G Boyle's Genealogy

Descendants and relatives of Thomas and Henry Boyle,; and Sir Richard Boyle, First Earl of Cork


Sir Richard Boyle, the First Earl of Cork (1566-1644), and often called the 'Great Earl', lived during an exciting time in English history, during the reigns of Elizabeth I and James I.  During his life, the following things happened: the attack of the Spanish Armada (1588) and the undeclared Anglo-Spanish War (1585-?); Shakespear walks the stages of Britain (1564-1616); the rise, fall and ultimate end of the fortunes of Sir Walter Raleigh, the plantation of Ulster (1609-?), the colonization of the Americas; the translation and publication of the King James Versions (KJV) of the bible (1604-1611).

Losing both mother and father by the time he reached his early twenties, Richard Boyle had to stop his studies and 'seek his fortune'.  He went to Ireland in a rather impecunius state in 1588, and by hard work, care and good luck he became wealthy and powerful.  For example, when Sir Walter Raleigh was in need of money, he sold his extensive but empty, poor and degraded Irish estates to Richard Boyle for a small price, and Richard found a way to make them very prosperous.  He refurbished thirteen castles across his estates for defence, built towns, roads and bridges to encourage travel and business, and he imported large numbers of immigrants from England to live in his towns and work his lands.

His wealth grew and so did his political influence.  By the time he died it is estimated that he was the most wealthy subject in the British Isles.

If you are interested in the historical roles played by members of this family, the internet is just dripping with them.  Robert Boyle, the first chemist, was his son.  The Earls of Shannon, Burlington, and Orrery were also his descendants.  His daughters and grand-daughters were married into many noble lines of Britain.  We have many interesting relatives.

Thomas and Henry Boyle lived in the town of Bandon (founded 1604) in County Cork in Ireland, and from there came to Canada.  Bandon was a town built by Sir Richard Boyle, and in the 1790s when Thomas and Henry were born, it was, I believe, still under the political influence of his descendants.  Henry Boyle was my great-great-great grandfather.  Our family lore says that Thomas' and Henry's father was a shipbuilder in County Cork, that he was related to the Great Earl's family in some way, and that he hoped to restore the honour of his family.  We think this man's name was William Boyle.  We do not know the relationship between him and Sir Richard's family.  We do not know the manner in which he believed his family honour had been impugned.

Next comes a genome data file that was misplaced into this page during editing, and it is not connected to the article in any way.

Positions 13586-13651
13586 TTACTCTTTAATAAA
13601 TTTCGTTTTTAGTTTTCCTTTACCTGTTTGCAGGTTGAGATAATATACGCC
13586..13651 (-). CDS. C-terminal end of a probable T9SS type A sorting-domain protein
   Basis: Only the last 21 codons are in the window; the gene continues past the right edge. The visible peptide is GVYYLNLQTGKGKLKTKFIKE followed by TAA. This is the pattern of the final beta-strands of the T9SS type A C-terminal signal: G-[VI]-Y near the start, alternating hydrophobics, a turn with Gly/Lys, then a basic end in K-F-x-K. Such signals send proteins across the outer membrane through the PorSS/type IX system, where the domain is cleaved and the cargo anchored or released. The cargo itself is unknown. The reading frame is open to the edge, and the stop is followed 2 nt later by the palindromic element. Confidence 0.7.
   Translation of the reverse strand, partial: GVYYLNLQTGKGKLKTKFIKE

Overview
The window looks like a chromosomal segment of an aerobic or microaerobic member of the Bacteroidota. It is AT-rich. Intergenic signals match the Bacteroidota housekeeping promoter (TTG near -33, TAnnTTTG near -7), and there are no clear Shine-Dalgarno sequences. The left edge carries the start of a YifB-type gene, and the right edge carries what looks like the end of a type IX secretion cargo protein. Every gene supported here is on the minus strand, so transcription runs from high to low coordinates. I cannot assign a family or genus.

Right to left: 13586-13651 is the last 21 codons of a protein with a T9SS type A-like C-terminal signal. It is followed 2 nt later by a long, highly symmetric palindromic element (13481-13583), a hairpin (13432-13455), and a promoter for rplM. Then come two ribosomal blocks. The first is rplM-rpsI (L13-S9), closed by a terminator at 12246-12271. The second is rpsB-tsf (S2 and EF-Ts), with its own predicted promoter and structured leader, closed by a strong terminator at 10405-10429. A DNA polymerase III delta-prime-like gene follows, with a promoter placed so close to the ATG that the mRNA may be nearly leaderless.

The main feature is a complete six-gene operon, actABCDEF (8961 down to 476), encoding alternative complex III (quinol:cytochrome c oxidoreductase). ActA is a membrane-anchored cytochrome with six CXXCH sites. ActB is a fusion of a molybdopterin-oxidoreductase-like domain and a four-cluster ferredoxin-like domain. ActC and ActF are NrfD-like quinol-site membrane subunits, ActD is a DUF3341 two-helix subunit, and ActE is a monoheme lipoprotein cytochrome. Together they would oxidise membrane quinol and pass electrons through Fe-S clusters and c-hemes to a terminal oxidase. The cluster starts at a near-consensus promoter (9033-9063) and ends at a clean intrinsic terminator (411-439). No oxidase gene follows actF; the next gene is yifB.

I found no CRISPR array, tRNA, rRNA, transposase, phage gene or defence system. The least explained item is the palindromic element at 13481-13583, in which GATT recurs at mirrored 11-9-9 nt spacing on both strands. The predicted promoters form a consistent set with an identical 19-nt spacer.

However, knowing that there is a strong possibility of a genealogical connection from me to Sir Richard Boyle, I have made some effort to understand the structure of Sir Richard's family, as well as the origins of his family.  The files accessible via this page present some of the results of those efforts.


For a family tree showing Sir Richard Boyle and his direct relatives (PDF version, 554 Kb Click here; DOC version, 496 Kb Click here).  This file is a composite of data obtained from a variety of books with a focus on the nobility of England, Ireland, Wales and Scotland by authors such as Burke, Collins, and Archdall, as well as many biographical dictionaries.  However, the bulk of the more recent information comes from the website thepeerage.com which describes itself as "A genealogical survey of the peerage of Britain as well as the royal families of Europe".  It is, indeed, an exceptionally informative website, if you have the patience to click your way through it.

My interest in producing these files was three-fold.  First, I was looking for a connection to my family here in Canada, so I wanted to have as much detail as possible, up to at least 1823, when my personal ancestors left Ireland for Canada.  Second, I was interested in tracing the genealogy as far into the past as I could.  Third, I am mildly obsessive, and, once started, I had to follow the trail of news about distant relatives as far as it would take me, until I became exhausted with the effort.  :-)     So, I believe this includes most branches of the family up to the year 1900 or later.  For some branches I stopped at 1900.

The PDF file prints on 8.5 by 11 inch paper, and includes 81 pages of family tree.  If you want to know if you are included, and on what page, the attached index is useful.  However, the text of this document in not searchable by computer.  The DOC version prints on 8.5 by 14 (legal) paper and is provided here in an attempt to allow the internet search engines to have access to the names.  Unfortunately, it does not come with an index for people.  So, the PDF version is searchable with eyeballs, but not with a computer.  The DOC version is searchable with a computer, but not easily with eyeballs.  DEEP SIGH!